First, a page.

The euro remained stronger against the majority of its most-traded counterparts as lawmakers in Slovakia, the only member of the euro area that hasn’t ratified a retooled bailout fund, may pass it this week.
The 17-nation currency pared gains against the dollar as Slovakia’s largest opposition party rejected the measure in a first vote that toppled the government. Finance Minister Ivan Miklos said the revamped fund will likely be passed in a separate vote later this week. The pound weakened as U.K. manufacturing production contracted for a third month. New Zealand’s dollar fell as the nation’s budget deficit was wider than forecast.
“The foreign-exchange market is really just waiting on Slovakia to decide one way or the other,” said Joe Manimbo, a market analyst in Washington at Travelex Global Business Payments, a currency-exchange network. “The euro’s downside is being protected by the expectations that the leaders of France and Germany have some sort of grand plan to bring the bloc’s debt crisis closer to a solution, so that’s helping.”
The euro was little changed at $1.3640 at 5 p.m. in New York after sliding 0.6 percent earlier today and climbing 2 percent yesterday in the biggest gain since July 2010. The shared currency reached $1.3699 yesterday, the highest level since Sept. 21. The euro unchanged at 104.58 yen. The dollar was unchanged at 76.65 yen.
Smer, the largest opposition party, which didn’t back the legislation today, will support the changes in a second vote, ensuring it will pass, party leader Robert Fico told reporters in the capital Bratislava. No date has been set for a new vote.
Kenya’s shilling led declines against the dollar among all of the currencies tracked by Bloomberg, falling 2.5 percent to 106.15 and extending its drop this year to 24 percent. It slid earlier today to 106.75, the weakest on record.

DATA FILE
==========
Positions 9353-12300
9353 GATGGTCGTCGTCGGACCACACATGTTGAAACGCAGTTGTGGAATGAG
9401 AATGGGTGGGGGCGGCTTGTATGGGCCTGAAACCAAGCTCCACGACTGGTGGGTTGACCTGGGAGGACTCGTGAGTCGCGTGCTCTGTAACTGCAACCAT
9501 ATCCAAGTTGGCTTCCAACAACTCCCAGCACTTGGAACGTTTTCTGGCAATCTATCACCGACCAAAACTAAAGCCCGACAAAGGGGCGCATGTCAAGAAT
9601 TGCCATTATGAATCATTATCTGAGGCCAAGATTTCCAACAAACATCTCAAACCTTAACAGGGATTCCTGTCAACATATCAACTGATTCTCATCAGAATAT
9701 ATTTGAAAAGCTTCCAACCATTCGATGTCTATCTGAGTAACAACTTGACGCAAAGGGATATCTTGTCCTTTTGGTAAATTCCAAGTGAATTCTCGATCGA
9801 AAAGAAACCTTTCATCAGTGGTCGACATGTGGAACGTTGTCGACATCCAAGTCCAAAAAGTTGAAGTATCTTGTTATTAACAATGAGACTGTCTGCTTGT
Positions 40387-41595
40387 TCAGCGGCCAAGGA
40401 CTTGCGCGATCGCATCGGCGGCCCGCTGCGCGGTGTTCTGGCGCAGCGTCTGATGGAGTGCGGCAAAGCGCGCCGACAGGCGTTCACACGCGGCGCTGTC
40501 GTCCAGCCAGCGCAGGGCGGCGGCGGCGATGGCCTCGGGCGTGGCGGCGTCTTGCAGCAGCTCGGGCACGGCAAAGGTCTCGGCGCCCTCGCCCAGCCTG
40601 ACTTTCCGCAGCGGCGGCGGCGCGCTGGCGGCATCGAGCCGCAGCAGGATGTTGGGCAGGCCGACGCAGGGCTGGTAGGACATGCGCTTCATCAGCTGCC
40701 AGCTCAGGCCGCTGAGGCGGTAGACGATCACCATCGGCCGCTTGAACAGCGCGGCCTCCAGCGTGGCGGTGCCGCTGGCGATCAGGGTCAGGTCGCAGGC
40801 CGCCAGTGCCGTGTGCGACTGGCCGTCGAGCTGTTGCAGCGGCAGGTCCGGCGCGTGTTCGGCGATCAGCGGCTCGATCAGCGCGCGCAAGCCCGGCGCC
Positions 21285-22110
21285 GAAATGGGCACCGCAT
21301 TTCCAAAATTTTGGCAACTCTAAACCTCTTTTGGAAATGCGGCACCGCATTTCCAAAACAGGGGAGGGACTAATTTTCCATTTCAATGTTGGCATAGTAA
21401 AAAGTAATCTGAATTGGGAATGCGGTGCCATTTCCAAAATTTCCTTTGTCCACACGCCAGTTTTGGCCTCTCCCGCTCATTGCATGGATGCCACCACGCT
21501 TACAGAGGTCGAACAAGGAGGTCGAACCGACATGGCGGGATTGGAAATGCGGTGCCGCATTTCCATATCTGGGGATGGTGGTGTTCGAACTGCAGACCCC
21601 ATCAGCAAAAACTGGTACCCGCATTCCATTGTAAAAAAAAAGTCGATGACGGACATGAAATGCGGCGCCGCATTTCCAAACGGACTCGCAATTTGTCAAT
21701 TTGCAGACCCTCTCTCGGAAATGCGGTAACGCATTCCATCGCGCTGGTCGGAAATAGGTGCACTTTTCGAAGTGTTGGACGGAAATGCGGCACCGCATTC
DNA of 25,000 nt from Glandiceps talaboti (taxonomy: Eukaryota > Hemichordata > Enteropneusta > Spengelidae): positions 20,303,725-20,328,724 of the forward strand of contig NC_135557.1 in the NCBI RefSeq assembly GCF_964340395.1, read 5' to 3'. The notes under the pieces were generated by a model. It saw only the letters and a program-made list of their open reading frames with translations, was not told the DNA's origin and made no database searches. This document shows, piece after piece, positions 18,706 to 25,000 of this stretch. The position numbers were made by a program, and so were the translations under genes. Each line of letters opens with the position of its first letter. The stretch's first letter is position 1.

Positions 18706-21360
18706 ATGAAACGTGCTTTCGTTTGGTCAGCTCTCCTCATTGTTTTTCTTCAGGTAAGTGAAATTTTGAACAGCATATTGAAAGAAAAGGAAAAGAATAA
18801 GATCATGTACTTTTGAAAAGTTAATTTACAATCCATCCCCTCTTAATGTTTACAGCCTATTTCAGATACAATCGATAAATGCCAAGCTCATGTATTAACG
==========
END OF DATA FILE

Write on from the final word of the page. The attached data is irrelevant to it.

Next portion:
Inflation in the African nation accelerated to 17.3 percent last month, more than triple the government’s 5 percent target. Kenya’s government announced plans today to help stabilize the shilling by boosting domestic food production to curb imports.
Sterling fell for the first time in three days versus the dollar, dropping 0.6 percent to $1.5577 after a report showed Britain’s manufacturing dropped in August more than forecast.
Factory output decreased 0.3 percent from July, when it slid a revised 0.2 percent, the Office for National Statistics said. The median forecast of 24 economists in a Bloomberg News survey was for a drop of 0.2 percent. Overall industrial output, which includes mining and oil and gas, rose 0.2 percent.
Developing Market Currencies
The New Zealand dollar slid 0.5 percent to 77.98 U.S. cents after government financial statements showed the budget deficit widened to a record NZ$18.4 billion ($14 billion) in the year through June, from a NZ$16.7 billion estimate in the May budget.
South Korea’s won was the second-best performer against the dollar among the most-traded currencies, after Norway’s krone, rising as much as 0.9 percent to a two-week high of 1,160.80.
More than $300 billion of foreign-exchange reserves will help the nation weather market volatility, the Dong-A Ilbo newspaper reported, citing Benjamin Hung, chief executive officer of Standard Chartered Plc’s Hong Kong unit.
The Norwegian krone strengthened 0.3 percent to 5.6942 to the greenback.
The Dollar Index was little changed at 77.656 after yesterday’s 1.4 percent decline, the biggest loss on a closing basis since July 13. IntercontinentalExchange Inc.’s gauge, used to track the greenback against the currencies of six major U.S. trading partners, is weighted 57.6 percent to the euro.
The Standard & Poor’s 500 Index was little changed after dropping 0.6 percent earlier today and rallying 3.4 percent yesterday. The S&P GSCI Total Return Index of 24 commodities advanced for a fifth day, rising 0.9 percent.
“The euro is in a waiting game for Slovakia,” said Carl Forcheski, a director on the corporate currency sales desk at Societe Generale SA in New York. “Stocks are holding on to their gains from yesterday after the German-French promise to deliver this comprehensive plan gave the market the impression that European policy makers are finally getting it.”
European Union and International Monetary Fund officials indicated today that Greece will get an 8 billion-euro ($11 billion) loan next month under a 110 billion-euro bailout.
Two days ago, Germany’s Chancellor Angela Merkel and France’s President Nicolas Sarkozy set the Nov. 3 meeting of the Group of 20 as a deadline for a breakthrough in handling Europe’s debt crisis.
“The agreement between Merkel and Sarkozy over the weekend caused a short-term relief rally in the euro, and we’re treading water now,” said Michael Woolfolk, senior currency strategist in New York at Bank of New York Mellon Corp., the world’s largest custodial bank, with more than $26 trillion in assets under administration. “It’s still doubtful that the euro can maintain its recent gains.”